CodeChangers STEM Blog post

What Does It Take to be a Graphic Designer?

  • Sydney
  • July 20, 2020
  • News

With the thousands of logos, packages, signs, and illustrations that we see every hour, it’s easy to forget that they’re there. However, these designs impact us everyday—helping us make decisions all the time. So who is behind all of these designs? Graphic designers. Graphic designers are professionals at visual communication—they give businesses a professional sheen, inform people with infographics, and persuade you to purchase things with creative colors and well designed packaging. Every graphic designer knows that a book is indeed judged by its cover, whether the buyer knows it or not. So how does one become a graphic designer? Let’s look at some skills that these designers need to have to accumulate a successful career, and how you can acquire these skills too!

Be Able to Take Constructive Criticism

Nothing is more discouraging than being told to go back to the drawing board—especially after you’ve worked on a project for hours. As I was studying for my design degree, I remember feeling discouraged and annoyed every time a person would critique a piece of mine. I would then resentfully go tweak everything and then present it again—only to be told to change more. Admittedly, taking critiques can be still difficult for me. However, I’ve realized one consistent lesson from all of this— Those that would critique me were right 9.9/10 times. To be able to do well in this field, you have to be able to accept criticism graciously and be willing to think that “This will only make my design better.” Although difficult, it will only accelerate your career, and make your design the best it can be.

Be Versatile

As technology advances, the way we gather information will gradually become different. For example, we are now more and more likely to look at advertisements or news from our electronic devices than we are from newspapers and magazines. According to Learn How to, with “the rapid development and deployment of digital media, the market for graphic designers in print media has severely slowed, making designers that can work both in digital and print more attractive” (How to become a graphic designer, n.d.). Things such as data and analytics, motion graphics and animation, web design and coding are becoming more and more in demand. In fact, according to an interview conducted in the article “What I Wish Someone Told Me Before I Became a Graphic Designer…,” creative team leader, Shavanna Pinder, said that “Even though specializing is important, designers are expected to be a jack-of-all-trades” when referring to designers understanding data and analytics (Flavin, 2019). However, I think this applies to any subject in graphic design—the more tools you have in your arsenal, the more powerful you are as a designer, and the harder it is for companies to toss your resume or portfolio aside.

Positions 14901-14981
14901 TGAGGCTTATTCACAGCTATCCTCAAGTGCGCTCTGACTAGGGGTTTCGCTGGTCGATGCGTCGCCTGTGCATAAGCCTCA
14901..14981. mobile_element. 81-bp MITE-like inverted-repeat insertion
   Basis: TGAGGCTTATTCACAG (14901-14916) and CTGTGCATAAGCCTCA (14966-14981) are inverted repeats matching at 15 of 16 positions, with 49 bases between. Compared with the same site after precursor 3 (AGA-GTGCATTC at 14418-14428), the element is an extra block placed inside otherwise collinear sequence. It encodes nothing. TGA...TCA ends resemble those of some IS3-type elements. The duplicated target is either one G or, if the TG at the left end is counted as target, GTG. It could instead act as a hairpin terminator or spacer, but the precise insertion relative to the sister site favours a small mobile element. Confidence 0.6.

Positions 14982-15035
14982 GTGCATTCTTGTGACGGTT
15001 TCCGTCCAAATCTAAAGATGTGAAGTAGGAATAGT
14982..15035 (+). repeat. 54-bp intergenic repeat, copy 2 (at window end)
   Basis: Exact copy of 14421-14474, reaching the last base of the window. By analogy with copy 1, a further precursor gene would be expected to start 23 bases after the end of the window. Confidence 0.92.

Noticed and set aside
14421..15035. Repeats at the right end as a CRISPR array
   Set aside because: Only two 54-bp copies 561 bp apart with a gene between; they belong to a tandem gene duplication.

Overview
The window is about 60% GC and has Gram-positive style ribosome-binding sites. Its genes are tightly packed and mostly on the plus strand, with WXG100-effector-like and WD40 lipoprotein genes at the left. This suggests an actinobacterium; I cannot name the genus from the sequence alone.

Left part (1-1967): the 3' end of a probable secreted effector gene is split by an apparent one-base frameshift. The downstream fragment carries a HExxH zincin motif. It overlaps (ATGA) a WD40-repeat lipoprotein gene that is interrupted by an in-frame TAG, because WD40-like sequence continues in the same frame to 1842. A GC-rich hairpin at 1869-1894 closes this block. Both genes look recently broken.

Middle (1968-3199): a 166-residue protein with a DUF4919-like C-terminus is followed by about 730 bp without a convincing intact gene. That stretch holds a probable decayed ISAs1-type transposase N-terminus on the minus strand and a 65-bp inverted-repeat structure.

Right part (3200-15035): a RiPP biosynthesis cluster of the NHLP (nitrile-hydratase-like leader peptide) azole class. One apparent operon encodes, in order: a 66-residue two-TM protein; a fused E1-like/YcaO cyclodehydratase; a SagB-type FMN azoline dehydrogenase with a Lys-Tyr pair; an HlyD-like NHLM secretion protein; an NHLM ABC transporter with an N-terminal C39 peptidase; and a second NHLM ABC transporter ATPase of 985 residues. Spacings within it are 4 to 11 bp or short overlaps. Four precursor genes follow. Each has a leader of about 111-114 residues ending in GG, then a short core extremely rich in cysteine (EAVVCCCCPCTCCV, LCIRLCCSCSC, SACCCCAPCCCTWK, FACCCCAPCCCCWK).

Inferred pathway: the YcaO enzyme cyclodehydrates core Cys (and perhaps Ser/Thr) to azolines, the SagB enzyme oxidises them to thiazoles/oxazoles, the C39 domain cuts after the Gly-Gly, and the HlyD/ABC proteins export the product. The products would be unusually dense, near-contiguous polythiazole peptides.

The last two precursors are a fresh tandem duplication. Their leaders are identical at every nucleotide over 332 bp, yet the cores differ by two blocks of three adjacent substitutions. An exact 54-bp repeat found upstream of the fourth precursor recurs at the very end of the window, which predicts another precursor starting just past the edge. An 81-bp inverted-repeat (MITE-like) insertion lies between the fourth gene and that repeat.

Start Early

Speak to any artist, whether musician, painter or designer, and you will hear how they wished they could have started earlier. It is a fact that the earlier you start, the more of a leg up you will have. In another interview conducted in the same article “What I Wish Someone Told Me Before I Became a Graphic Designer…,” brand manager, Casey Mathison was recorded to say, “I would tell my younger self to get started sooner. If I could, I’d go back and push myself to go after it. I’d love to have those extra 10 years of experience under my belt today” (Flavin, 2019). If you are looking into this career, you don’t have to wait until college. Start now! There are a lot of resources you can use today—from web tutorials to library books—the world is your oyster! With the information we have at our fingertips now, you don’t have to wait to get started. You can even take courses from us, where we teach about things such as coding and can help you start mastering those tools to put in your toolbelt.

If you want to become a designer—go for it! There are many skills you have to learn and master, but that hard work can allow you to have a very successful career. Be willing to take criticism, be versatile and start early if you can. These facts will make all the difference.

Work Cited

Flavin, B. (2019, July 29). What I wish someone told me before becoming a graphic designer ... In Rasmussen College. Retrieved from

How to become a graphic designer: Graphic design schools & careers. (n.d.). In Learn How To Retrieved from